The Grayson County Commissioners Court unanimously agreed to return ownership of the Sherman Independent School District’s old administration building on Tuesday, allowing the district and its chosen developer to move forward on a nearly two-year-old project which aims to convert the facility into affordable housing for low-income seniors.
The $11.5 million project materialized in early 2016 and centers on the conversion of the district’s old administration building, located at 120 West King Street, into a housing complex for nearly 6 dozen seniors who meet specific income requirements. The project stalled last year when developer Sari and Company determined that the Texas Department of Housing and Community Affairs likely wouldn’t award the tax credits sought for the project.
“That deal did not come to fruition last year, but we’re back on the drawing board again this year,” Grayson County Judge Bill Magers said.
David Baca, who has been identified as a possible architect for the project, said the return to the drawing board was precipitated by favorable changes to the state’s point-based scoring system that determines which projects will get tax credits. Baca said those changes, coupled with a new designation for the old administration building, convinced the developers to ready the project once again and submit it for tax credit consideration in March 2018
“Some of the points that we can get are due to the fact that it’s a historic structure,” Baca said. “They did a historical analysis on it last year and got that report completed, so they feel very good about their scoring this year.”
But before Sherman ISD and its developer could move the project along any further, Grayson County Commissioners first had to consider returning the property deed to the district.
“According to the Texas Local Government Code, the county or whoever we donate that to can only use it for governmental purposes,” Sherman ISD Assistant Superintendent of Finance and Security Tyson Bennett said of the property. “So once it’s either not being used or it’s purported to sell, then it has to revert back to the school district to sell the property. Basically, only the school district can sell it.”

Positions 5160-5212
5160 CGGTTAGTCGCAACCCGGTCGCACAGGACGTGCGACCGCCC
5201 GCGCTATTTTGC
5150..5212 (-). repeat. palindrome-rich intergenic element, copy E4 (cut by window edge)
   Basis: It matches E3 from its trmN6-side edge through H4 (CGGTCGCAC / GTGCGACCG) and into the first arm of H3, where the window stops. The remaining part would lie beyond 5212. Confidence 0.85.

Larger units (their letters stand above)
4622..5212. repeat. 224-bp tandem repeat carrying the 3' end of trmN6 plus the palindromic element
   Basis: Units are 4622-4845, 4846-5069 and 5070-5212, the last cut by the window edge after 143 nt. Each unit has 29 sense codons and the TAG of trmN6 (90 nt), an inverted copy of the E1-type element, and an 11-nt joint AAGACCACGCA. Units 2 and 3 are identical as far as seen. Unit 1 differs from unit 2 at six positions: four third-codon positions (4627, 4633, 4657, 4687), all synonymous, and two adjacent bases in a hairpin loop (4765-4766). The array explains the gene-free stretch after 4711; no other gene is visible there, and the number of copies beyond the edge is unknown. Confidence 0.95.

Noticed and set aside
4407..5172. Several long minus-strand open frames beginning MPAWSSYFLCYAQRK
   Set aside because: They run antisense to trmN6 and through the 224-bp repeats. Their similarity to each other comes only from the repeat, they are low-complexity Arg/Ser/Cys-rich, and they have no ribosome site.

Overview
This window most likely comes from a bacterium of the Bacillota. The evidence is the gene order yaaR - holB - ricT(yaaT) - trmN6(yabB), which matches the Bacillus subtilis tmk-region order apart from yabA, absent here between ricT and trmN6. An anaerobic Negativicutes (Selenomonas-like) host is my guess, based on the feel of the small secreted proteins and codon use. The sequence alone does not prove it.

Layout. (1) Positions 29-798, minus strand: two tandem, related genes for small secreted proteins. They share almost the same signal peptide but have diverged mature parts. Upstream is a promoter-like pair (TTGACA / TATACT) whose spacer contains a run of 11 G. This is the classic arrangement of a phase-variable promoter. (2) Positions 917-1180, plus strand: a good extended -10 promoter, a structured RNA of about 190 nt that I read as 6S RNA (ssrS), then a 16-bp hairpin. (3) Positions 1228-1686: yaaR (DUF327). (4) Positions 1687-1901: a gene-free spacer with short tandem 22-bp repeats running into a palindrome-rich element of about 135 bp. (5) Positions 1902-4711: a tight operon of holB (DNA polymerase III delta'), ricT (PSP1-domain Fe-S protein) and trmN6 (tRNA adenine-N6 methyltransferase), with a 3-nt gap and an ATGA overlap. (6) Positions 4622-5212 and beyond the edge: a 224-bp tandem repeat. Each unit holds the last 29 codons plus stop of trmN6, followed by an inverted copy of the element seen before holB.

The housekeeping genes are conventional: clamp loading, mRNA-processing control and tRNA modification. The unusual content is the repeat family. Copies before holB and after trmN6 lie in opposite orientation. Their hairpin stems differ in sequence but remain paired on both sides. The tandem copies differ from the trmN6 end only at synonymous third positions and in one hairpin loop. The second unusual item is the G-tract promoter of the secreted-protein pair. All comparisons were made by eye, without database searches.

The commissioners discussed the matter in executive session before ultimately returning ownership to the district in a public vote.
“From the county’s perspective, we want to be good neighbors,” Magers said. “We want to help SISD and the city of Sherman. If we can repurpose that building it’s a win for everyone. There’s no downside to the taxpayers of Grayson County, there’s no downside to the county.”
The 63,000-square-foot Sherman ISD facility was built in 1916 and served as a high school and middle school before becoming the district’s administration building. The district moved into its current administrative headquarters on Loy Lake Road in 2011 and donated the property that year to Grayson County in exchange for use of the county’s voting machines and for comped parking lot improvements at Sherman High School.
Magers said the affordable housing project would bring Grayson County seniors a much-needed option as they look for residency in a market where property values and rent are on the rise. Bennett added that the project would also attract more traffic to the Downtown Sherman area, increase the city’s tax roll and infuse the district itself with some capital.
“You add those four together and you’ve got good reason for the project and good benefit to our community,” Bennett said.
Baca said developers are set to submit their tax credit application to the state in early March 2018 and awarded projects will be announced in either July or August.